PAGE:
On paper, Seattle isn’t unlike Baltimore—it’s a port city with a population just over 600,000 (if you omit the millions of people in the suburbs). And yet, there’s a vastness of scale we don’t have. The fir trees have diameters up to 6 feet—some stand as tall as 250 feet. The Puget Sound has 2500 miles of coastline, and reaches depths of 930 feet. The snow-capped Olympia Mountains rise on the other side of the sound’s glacial water. On the sunny days of our visit, that deep shade of blue seemed impossible, like something out of a beer ad.
I was there to give a presentation called “Teaching and Writing Overseas” at the annual AWP conference—the Association of Writers and Writing Programs. Before I landed my job at Goucher College and moved to Baltimore, I taught at a university in England for five years. Others on my panel had worked in Bulgaria, France, Ukraine and Spain—we all had stories to tell about how the overseas life can be full of headaches and isn’t quite as romantic as one might imagine.
There was something, it seemed to me, “overseas-ish” about being in Seattle. We hadn’t crossed any oceans, but we’d crossed a continent—the flights, with layovers, took about the same time as a nonstop to London. The landscape and wildlife were as foreign for us East Coasters as anything in Europe. And yet, the accents were familiar, we had access to our ATMs and there were more Starbucks than I’d ever seen in my life. It was, in short, a winning combination of the exotic and the easy.
I especially enjoyed my mornings in Seattle, running through Discovery Park and Elliott Bay Park, right on the water. There are separate paths for runners and for cyclists, so that everyone can enjoy the vista—the huge cargo ships, the circling cormorants, possibly even seals on the beaches—at his or her own pace, something that seems very Seattle.
I definitely needed to burn the calories. My boyfriend, Howard, a physician by day and a consummate foodie every other moment, had been researching Seattle’s offerings for months. Whenever the 25 concurrent AWP panels got to be too much, we’d escape on a culinary adventure. Sometimes a frazzled Baltimore writer friend or two we’d find in the lobby would come along. Howard was a like a comfort food guru to the overworked; we were ready to leave behind earthly concerns.
It’s no secret that Seattle has great salmon. Howard discovered, though, that the city also offers outstanding vegan and local fare. First, we tried his picks in Capitol Hill, a short walk from downtown. Our server at Sitka & Spruce told us that the tea we ordered had been foraged by a woman who specialized in such endeavors. The ginger mint tea was both pungent and smooth in a way that no tea bag can offer. None of us who ate at Plum Vegan Bistro were vegans, but the food was so good, we kept falling silent and staring at each other with big eyes. “I can’t believe this is vegan. How is this vegan?”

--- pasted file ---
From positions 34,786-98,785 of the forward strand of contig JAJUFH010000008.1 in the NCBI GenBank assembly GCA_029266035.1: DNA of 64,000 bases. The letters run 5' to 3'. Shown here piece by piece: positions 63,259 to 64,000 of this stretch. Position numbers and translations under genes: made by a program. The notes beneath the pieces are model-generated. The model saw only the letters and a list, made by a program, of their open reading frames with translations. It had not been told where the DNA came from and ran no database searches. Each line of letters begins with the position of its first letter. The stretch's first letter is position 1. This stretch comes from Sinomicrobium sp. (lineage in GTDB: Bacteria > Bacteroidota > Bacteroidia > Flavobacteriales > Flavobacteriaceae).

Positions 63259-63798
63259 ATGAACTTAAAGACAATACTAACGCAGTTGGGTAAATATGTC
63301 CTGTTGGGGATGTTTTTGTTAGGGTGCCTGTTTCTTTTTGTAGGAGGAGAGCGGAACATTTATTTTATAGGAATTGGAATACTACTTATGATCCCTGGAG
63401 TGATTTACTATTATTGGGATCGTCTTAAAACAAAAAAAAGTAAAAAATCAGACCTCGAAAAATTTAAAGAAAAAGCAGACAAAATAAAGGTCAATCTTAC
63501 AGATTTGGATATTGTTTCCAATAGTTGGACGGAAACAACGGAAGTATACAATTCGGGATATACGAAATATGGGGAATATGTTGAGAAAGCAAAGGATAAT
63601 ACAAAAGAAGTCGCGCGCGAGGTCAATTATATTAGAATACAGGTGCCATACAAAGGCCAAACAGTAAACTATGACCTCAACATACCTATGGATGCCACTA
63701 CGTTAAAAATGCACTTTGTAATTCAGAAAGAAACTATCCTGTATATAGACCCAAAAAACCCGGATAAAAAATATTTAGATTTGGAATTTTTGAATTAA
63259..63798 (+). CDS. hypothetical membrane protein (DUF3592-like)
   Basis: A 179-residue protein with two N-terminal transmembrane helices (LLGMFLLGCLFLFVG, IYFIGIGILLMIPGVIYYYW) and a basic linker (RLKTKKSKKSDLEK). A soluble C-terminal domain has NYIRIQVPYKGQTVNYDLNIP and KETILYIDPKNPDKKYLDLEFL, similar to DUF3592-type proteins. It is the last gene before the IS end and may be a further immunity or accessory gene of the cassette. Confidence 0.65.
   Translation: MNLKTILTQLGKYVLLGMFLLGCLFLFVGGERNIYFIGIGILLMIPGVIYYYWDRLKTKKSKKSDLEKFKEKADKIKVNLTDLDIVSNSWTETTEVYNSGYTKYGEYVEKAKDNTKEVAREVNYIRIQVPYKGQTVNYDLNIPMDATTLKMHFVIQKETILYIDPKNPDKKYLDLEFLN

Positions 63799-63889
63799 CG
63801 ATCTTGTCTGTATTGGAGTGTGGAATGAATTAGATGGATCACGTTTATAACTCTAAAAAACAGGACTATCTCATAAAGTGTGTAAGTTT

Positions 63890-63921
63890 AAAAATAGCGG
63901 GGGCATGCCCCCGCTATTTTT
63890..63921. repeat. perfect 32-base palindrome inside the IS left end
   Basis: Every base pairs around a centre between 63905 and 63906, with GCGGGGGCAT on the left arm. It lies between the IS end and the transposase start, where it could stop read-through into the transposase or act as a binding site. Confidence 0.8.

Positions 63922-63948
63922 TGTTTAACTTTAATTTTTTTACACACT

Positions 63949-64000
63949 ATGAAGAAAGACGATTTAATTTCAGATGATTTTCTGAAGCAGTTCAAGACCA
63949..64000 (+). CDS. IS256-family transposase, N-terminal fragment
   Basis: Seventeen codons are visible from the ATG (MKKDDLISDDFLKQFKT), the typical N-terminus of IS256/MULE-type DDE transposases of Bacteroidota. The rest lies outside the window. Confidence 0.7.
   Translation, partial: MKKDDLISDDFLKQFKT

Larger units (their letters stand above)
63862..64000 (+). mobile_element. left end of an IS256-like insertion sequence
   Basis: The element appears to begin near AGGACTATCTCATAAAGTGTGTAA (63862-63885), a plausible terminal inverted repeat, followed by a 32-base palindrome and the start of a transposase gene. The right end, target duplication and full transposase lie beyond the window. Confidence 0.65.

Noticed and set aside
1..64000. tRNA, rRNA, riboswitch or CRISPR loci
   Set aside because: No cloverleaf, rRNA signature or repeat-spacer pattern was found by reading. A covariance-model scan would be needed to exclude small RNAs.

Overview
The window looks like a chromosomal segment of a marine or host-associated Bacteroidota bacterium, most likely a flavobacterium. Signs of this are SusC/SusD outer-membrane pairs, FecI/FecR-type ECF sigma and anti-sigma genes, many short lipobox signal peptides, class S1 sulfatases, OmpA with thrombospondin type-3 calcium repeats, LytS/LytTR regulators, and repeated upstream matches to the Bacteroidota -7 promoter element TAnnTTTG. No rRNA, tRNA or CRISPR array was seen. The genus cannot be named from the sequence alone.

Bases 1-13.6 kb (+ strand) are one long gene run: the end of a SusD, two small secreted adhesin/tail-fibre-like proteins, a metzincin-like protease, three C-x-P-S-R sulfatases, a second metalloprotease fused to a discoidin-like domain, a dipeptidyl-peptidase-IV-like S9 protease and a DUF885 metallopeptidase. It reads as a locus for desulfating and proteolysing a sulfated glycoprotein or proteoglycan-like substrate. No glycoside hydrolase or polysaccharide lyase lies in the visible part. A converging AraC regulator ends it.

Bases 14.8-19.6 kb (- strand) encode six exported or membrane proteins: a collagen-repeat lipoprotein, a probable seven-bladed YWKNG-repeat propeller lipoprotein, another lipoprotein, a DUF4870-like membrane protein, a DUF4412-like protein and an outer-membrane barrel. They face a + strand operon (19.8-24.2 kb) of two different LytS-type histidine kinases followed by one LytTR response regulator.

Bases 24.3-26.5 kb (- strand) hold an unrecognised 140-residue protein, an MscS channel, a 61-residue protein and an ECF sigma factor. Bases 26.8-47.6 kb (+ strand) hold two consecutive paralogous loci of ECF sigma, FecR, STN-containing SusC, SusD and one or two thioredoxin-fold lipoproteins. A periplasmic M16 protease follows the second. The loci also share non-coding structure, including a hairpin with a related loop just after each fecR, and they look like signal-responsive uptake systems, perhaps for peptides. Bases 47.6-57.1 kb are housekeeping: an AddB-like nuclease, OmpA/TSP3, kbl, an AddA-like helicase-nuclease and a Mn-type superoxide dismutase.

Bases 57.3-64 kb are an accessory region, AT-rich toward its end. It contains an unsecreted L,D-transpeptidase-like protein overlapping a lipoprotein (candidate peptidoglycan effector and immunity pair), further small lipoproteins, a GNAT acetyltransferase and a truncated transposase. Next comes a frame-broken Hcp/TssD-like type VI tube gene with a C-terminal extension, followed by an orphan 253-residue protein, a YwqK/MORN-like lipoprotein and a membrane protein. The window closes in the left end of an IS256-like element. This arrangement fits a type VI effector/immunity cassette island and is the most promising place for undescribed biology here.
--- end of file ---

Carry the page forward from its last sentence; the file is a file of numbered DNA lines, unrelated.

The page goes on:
On subsequent days, we ventured farther afield into the neighborhoods of Wallingford and Fremont. In Wallingford, where we had amazing and authentic soba, we stumbled across the Erotic Bakery. We were encouraged not to take photos of the cupcake display and to stop all that giggling. Each one had a marzipan penis or vagina or set of breasts on it—just the right gift for one of our newly single friends.
Howard’s pick in Fremont was the Theo chocolate factory. Anyone who has been to Ma Petite Shoe in Hampden knows this company, which makes such ingenious chocolate bars as Bread & Chocolate, Ghost Chili and Fig, Fennel & Almond. The gift shop offered samples of every bar they make—around two dozen different varieties—generous, gigantic broken pieces stocked in deep bins. There was free coffee to wash it down. It was a bit like getting drunk.
We decided to splurge on our last night and go to Canlis, one of the most highly rated restaurants in the U.S., a place with a long history. John Wayne used to eat there. “Ooh, Canlis,” locals kept saying when we told them we had a reservation.They would nod in that knowing way that said: Yes, my friend, you have chosen well. It’s the kind of place where they don’t give you a valet ticket. They just know who you are and your car is waiting when you come out. We ordered the vegetarian tasting menu—seven courses for $105/person. Through the enormous picture window, we watched seaplanes land in the sound while we ate some of the best food we’ve had in our lives, including beets with goat milk and lemon curd and butternut squash with capers and brown butter sabayon.
Worth traversing a continent for? You bet. And we didn’t even need our passports.
Pike Place Market is more than a tourist attraction. It’s a vibrant functioning market that offers fresh food, especially seafood and produce, as well as handmade crafts. pikeplacemarket.org
The Seattle Great Wheel offers great views of the city and, on a clear day, the Olympia Mountains across the sound. Tickets, $8.50 to $50 VIP. seattlegreatwheel.com
For foodie-approved and award-winning cocktails, try Oliver’s Lounge in the extra elegant Mayflower Park Hotel, where you might want to splurge and stay a night. (The “Spy Who Loved Seattle” package sounds perfect.) mayflowerpark.com
The Book Larder Community Cookbook Store has been named Best Bookstore by Seattle Magazine and Seattle Weekly, and recently garnered attention in Bon Appetit’s “The World’s Best Cookbook Stores” guide 2014. booklarder.com
Best Photo Op
While visiting the artsy ‘hood known as the Center of the Universe, check out the Fremont Troll, a public sculpture under George Washington Memorial Bridge. He grips a Volkswagen Beetle in one hand—and visitors are encouraged to “interact” with him (i.e. climb on him, try to poke out his eye, etc.). 3405 Troll Ave N.